October 12, 2016

How the "Visionary" Founder of NOW Speaks To Equality Today

Pauli Murray in the early 1960s.

photo by: Schlesinger Library, Radcliffe Institute, Harvard University

Political and social activist Pauli Murray (1910-1985).

UPDATE: Success! Secretary of the Interior Sally Jewell has announced her approval of the designation of Pauli Murray’s childhood home as a National Historic Landmark. The Secretary’s approval is a testament to the power of her life story, and to the strength of a nomination endorsed by NAACP, NOW, and other prestigious national organizations, authors, religious leaders, elected officials, family members of Ms. Murray, and the 2,500 individuals who signed our petition in support of the designation. Learn more about the Pauli Murray House.

The life of Pauli Murray is a vibrant and distinct one. Among Murray's numerous achievements in politics, faith, law, and literature, she became the first black woman to both earn a degree from Yale Law School and become an Episcopal priest. Undoubtedly, she set the bar high for those who have followed in her determined footsteps for the past 60 years.

Below, Marian Wright Edelman, Murray's friend and activist in her own right as founder and president of the Children's Defense Fund, shares Murray's accomplishments a letter to Paul Loether, chief of the National Register of Historic Places/National Landmarks Programs. By designating the childhood home of such an illustrious woman as a National Historic Landmark (NHL), Edelman writes, the nation's story of its fight for equality can be told more completely.

Marian Wright Edelman

photo by: CT Senate Democrats/Flickr/CC BY-NC-ND 2.0

Marian Wright Edelman, founder and president of the Children's Defense Fund.

Dear Mr. Loether,

I write to strongly support the nomination of the Pauli Murray Family home as a National Historic Landmark. Pauli Murray, a friend and mentor to me, was a woman far ahead of her time. She was a visionary, connecting civil rights for African Americans to the fight for women’s equality through her work as a lawyer, legal scholar, activist, writer, poet and finally as an Episcopal priest.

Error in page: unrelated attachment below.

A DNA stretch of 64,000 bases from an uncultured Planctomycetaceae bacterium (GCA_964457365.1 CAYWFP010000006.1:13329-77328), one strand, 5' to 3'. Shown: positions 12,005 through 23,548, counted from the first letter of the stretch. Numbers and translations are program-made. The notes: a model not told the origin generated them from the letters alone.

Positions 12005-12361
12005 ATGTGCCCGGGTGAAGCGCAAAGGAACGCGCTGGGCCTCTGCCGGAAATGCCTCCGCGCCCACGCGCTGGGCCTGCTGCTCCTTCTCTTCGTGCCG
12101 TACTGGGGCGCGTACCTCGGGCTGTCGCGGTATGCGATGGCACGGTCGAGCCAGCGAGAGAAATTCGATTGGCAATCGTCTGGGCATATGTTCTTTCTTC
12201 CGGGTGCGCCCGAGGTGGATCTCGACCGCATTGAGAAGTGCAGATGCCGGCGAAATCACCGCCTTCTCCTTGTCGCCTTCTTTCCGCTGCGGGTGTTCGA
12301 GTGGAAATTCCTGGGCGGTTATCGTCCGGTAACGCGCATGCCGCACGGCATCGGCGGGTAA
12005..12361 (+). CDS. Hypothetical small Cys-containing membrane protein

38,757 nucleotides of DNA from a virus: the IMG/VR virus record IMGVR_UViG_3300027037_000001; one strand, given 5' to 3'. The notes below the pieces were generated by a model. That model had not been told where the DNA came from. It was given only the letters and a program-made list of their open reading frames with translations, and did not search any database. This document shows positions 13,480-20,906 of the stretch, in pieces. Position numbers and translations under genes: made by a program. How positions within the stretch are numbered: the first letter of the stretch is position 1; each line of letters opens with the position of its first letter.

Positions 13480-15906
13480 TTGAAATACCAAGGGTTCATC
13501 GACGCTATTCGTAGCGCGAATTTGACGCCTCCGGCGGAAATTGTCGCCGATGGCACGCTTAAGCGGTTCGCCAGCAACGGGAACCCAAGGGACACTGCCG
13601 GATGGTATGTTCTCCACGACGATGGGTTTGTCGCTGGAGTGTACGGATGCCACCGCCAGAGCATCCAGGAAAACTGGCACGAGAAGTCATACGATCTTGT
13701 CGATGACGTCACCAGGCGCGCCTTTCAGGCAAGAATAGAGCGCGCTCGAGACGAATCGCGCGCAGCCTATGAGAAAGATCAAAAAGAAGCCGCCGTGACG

Pauli Murray fought throughout her life for a world where she and everyone else would have the freedom to embrace their full identities and be treated equally as individuals without discrimination or exclusion. We need more role models like Pauli and we need to champion her life of achievement and struggle.

Pauli Murray was the first African American to earn a Doctorate of Juridical Science degree from Yale Law School and now the University has named a new college under construction for her. I met her when I entered Yale Law School in 1960 and was blessed with her counsel and advice until I graduated in 1963. By the time she arrived she had already published landmark books and earned degrees from Hunter College, Howard Law and UC Berkeley.

She and I and fellow Black women students like Eleanor Holmes Norton and Inez Smith Reid banded together to resist the discrimination we experienced in the Law School dorms and even some classes. But this was not new to Pauli. She had been turned away from UNC-Chapel Hill’s graduate school because of her race and Harvard Law School because of her gender. We really knew what Pauli meant when she coined the term “Jane Crow” to describe our experiences.

Now, more than ever, it is important that we recognize the major contributions she made to the advancement of justice and freedom in the United States. Pauli Murray believed in a legal system that ensured access to education, employment, opportunity and capital for women, a fight that continues today. She used the metaphor of a relay race to describe these efforts, recognizing that she picked up the baton from others and would hand it off when she could no longer march, write and speak.

Pauli Murray drew from her humble roots in a family of strong women, self-sufficient educators, and committed citizens to become a consultant to President John F. Kennedy and First Lady Eleanor Roosevelt. At the restored family home, her story will inspire visitors of all ages and give them a more authentic understanding of our nation’s history especially as it relates to today’s issues and struggles for equality for all.

She was a founding member of the National Organization for Women (NOW) and the Congress on Racial Equality (CORE) and a member of the Equality Committee of the American Civil Liberties Union (ACLU). She successfully lobbied the U.S. Senate to add “sex” as a protected category in the 1964 Civil Rights Act. I strongly believe this merits national recognition of her family home through the National Historic Landmark designation.

Please give this nomination every consideration.

Sincerely yours,

Marian Wright Edelman

Founder and President, Children's Defense Fund

Meghan White is a historic preservationist and an assistant editor for Preservation magazine. She has a penchant for historic stables, absorbing stories of the past, and one day rehabilitating a Charleston single house.


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